Comparing different quality models for portals

Online Information Review (Impact Factor: 0.92). 09/2006; 30(5):555-568. DOI: 10.1108/14684520610706424
Source: DBLP


Purpose – The purpose of this research is to present a brief overview of some proposals for portal quality models. In addition, a comparative study is carried out to determine the similarities and differences of these models. Design/methodology/approach – In order to compare the different portal quality models, their main characteristics were analysed as well as the different dimensions proposed in each model. Findings – As a result, several similarities and differences have been established among the portal quality models. For example, the dimensions present in all the models are navigation, representation, personalization and intrinsic data quality. This means that, as expected, it was found that researchers pay special attention to visual aspects. Practical implications – The comparison attempts to determine which aspects are important for the quality of a web portal, and also to clarify which proposal is the most broadly relevant. The paper also identifies, where necessary, what features must be added in order to ensure that all aspects related to web portal quality are considered. Originality/value – This work tries to identify a portal quality model that can be used to gauge portal quality levels. The model could also be used where there is a low quality level for a particular dimension, giving some guidelines for improving the weaker aspects.

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    • "It is important to note that while web usage statistics provide a quantitative indication of knowledge access, monitoring usage patterns does not infer evidence-informed decision making in public health. Performance evaluation models that help to measure how portals are assisting in knowledge management activity [37,38] are still in development and no one model has been shown to be superior. Dobbin et al. [20] found that organisations with a high research culture responded best to the use of a KEP in combination with tailored and targeted messages, whereas organisations with a low research culture responded best to a knowledge broker in terms of facilitating the implementation of public health policies and programs. "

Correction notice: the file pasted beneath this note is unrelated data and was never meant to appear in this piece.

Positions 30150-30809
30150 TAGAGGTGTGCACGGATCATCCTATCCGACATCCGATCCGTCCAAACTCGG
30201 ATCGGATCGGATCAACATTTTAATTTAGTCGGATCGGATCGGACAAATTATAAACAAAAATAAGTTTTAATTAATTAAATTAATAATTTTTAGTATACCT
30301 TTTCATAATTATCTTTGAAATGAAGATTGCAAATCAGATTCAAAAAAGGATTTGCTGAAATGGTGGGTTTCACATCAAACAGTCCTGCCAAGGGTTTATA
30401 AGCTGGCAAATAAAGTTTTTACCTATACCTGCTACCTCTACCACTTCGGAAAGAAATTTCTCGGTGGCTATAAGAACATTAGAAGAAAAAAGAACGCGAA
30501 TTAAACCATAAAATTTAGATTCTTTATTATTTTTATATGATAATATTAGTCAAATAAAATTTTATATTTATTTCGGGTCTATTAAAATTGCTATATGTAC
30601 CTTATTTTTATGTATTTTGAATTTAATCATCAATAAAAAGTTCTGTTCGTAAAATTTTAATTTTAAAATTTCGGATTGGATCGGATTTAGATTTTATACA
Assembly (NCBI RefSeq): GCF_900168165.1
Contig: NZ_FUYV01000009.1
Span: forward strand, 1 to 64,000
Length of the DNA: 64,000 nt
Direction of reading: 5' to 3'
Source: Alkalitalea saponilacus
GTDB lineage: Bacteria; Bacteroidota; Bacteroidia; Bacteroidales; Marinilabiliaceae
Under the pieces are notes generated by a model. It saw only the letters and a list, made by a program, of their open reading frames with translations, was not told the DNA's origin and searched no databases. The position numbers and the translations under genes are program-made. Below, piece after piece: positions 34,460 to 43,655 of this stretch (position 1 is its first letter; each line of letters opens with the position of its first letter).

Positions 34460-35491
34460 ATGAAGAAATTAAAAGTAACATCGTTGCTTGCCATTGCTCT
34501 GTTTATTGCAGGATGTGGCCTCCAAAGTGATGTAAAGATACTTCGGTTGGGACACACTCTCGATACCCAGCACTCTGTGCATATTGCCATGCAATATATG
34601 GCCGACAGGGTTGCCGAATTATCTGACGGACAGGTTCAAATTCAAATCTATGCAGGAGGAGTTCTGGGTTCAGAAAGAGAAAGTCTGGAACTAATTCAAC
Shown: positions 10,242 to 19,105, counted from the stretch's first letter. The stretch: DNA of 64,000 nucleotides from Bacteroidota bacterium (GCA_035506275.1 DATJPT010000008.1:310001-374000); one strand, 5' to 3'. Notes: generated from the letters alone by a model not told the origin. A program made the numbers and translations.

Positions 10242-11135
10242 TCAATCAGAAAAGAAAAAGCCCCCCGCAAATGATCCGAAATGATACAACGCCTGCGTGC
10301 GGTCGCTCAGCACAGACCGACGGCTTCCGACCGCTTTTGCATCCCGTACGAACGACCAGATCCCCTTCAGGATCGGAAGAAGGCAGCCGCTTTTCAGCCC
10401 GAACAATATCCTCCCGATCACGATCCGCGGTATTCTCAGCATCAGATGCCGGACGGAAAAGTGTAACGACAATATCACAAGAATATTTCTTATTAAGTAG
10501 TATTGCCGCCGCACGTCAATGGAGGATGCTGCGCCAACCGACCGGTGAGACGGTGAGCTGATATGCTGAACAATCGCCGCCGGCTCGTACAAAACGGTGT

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    ABSTRACT: Background Knowledge exchange portals are emerging as web tools that can help facilitate knowledge management in public health. We conducted a review to better understand the nature of these portals and their contribution to knowledge management in public health, with the aim of informing future development of portals in this field. Methods A systematic literature search was conducted of the peer-reviewed and grey literature to identify articles that described the design, development or evaluation of Knowledge Exchange Portals KEPs in the public health field. The content of the articles was analysed, interpreted and synthesised in light of the objectives of the review. Results The systematic search yielded 2223 articles, of which fifteen were deemed eligible for review, including eight case studies, six evaluation studies and one commentary article. Knowledge exchange portals mainly included design features to support knowledge access and creation, but formative evaluation studies examining user needs suggested collaborative features supporting knowledge exchange would also be useful. Overall web usage statistics revealed increasing use of some of these portals over time; however difficulties remain in retaining users. There is some evidence to suggest that the use of a knowledge exchange portal in combination with tailored and targeted messaging can increase the use of evidence in policy and program decision making at the organisational level. Conclusions Knowledge exchange portals can be a platform for providing integrated access to relevant content and resources in one location, for sharing and distributing information and for bringing people together for knowledge exchange. However more performance evaluation studies are needed to determine how they can best support evidence-informed decision making in public health.